Exception as the primary error handling mechanism?

Phlip phlip2005 at gmail.com
Wed Jan 6 02:45:58 CET 2010


On Jan 5, 5:01 pm, Chris Rebert <c... at rebertia.com> wrote:

> > Why can't int('nonnumeric') return None?
>
> Errors should never pass silently.

You are saying I, as the programmer, cannot decide what is an error
and what is a pass-thru. The decision is made for me. (Yes yes I can
write int_or_None(), etc...)

Here's a super easy example:

  { 42: 'forty two' }.get(41, None)

Because I can supply a default, I can decide what is an error and what
is .

Now the equivalent in a language that does not enjoy this false "Zen":

  { 42: 'forty two' }[41]  # returns None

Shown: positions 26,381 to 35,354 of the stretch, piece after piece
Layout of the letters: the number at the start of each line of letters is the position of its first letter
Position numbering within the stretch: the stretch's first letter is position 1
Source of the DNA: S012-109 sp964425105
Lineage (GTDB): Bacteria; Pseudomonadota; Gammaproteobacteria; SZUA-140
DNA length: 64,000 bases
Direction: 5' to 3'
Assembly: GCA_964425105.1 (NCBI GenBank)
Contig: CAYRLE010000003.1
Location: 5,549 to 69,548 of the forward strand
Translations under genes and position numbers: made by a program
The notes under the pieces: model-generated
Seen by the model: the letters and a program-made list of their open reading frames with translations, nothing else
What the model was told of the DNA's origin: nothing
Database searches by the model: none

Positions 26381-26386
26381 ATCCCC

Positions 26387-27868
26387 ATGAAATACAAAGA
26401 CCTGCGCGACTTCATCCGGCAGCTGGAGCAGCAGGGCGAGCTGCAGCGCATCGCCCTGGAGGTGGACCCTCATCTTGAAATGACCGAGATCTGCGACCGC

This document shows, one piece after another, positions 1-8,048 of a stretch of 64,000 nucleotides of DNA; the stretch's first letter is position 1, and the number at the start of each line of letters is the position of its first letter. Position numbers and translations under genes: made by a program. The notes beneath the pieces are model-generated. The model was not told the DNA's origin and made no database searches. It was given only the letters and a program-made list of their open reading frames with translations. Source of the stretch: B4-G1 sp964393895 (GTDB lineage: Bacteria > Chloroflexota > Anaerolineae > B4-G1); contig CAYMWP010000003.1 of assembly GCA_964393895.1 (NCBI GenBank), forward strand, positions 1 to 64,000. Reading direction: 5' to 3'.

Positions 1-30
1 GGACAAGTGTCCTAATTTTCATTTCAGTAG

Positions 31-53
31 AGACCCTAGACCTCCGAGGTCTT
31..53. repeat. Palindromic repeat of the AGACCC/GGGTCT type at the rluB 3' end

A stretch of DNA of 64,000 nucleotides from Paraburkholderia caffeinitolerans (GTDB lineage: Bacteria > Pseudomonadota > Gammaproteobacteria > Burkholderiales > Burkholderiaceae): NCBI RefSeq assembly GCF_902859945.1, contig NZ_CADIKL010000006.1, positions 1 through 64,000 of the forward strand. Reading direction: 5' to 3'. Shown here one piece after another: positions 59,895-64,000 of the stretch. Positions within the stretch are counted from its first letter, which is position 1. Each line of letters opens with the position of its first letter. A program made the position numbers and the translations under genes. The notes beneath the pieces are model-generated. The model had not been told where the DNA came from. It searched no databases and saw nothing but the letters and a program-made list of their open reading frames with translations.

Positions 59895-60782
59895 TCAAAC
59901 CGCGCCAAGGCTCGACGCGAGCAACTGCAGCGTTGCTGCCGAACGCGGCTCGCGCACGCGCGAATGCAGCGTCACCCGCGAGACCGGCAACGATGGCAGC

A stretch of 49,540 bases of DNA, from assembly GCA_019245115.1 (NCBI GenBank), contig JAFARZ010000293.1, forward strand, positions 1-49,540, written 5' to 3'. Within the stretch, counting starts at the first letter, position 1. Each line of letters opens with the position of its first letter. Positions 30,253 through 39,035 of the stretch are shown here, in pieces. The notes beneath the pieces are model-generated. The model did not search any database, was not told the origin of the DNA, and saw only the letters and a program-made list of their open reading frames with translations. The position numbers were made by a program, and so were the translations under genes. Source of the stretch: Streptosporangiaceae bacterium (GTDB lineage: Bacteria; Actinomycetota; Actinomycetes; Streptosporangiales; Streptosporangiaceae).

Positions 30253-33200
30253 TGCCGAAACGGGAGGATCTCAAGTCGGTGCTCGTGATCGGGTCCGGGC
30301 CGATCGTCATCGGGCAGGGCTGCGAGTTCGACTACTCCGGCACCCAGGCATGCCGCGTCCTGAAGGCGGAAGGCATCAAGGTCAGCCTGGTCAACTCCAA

{ 42: 'forty two' }.fetch(41, None)  # ibid
  { 42: 'forty two' }.fetch(41)  # raises an exception

The quicky validation is available if I _request_ it.

> Quibbling over a mere one more line of code (or writing one short
> function) seems a bit petty.

Because that "Zen of Python" is an empty sophistry that forces me to
add a "mere one more line of code" over and over again...

> > (A related question - why can't I just go 'if record = method():  use
> > (record)'. Why extra lines just to trap and assign the variable before
> > using it?)
>
> I believe that's disallowed so as to prevent the subtle bugs seen in C
> code which result from when someone makes a typo and omits the second
> "=" in their `if foo == bar():` test.

Don't prevent me from using a technique just because others had
trouble with it.

And if bar() == foo is the superior technique anyway, because the ==
happens in chronological and lexical order after the bar() call.



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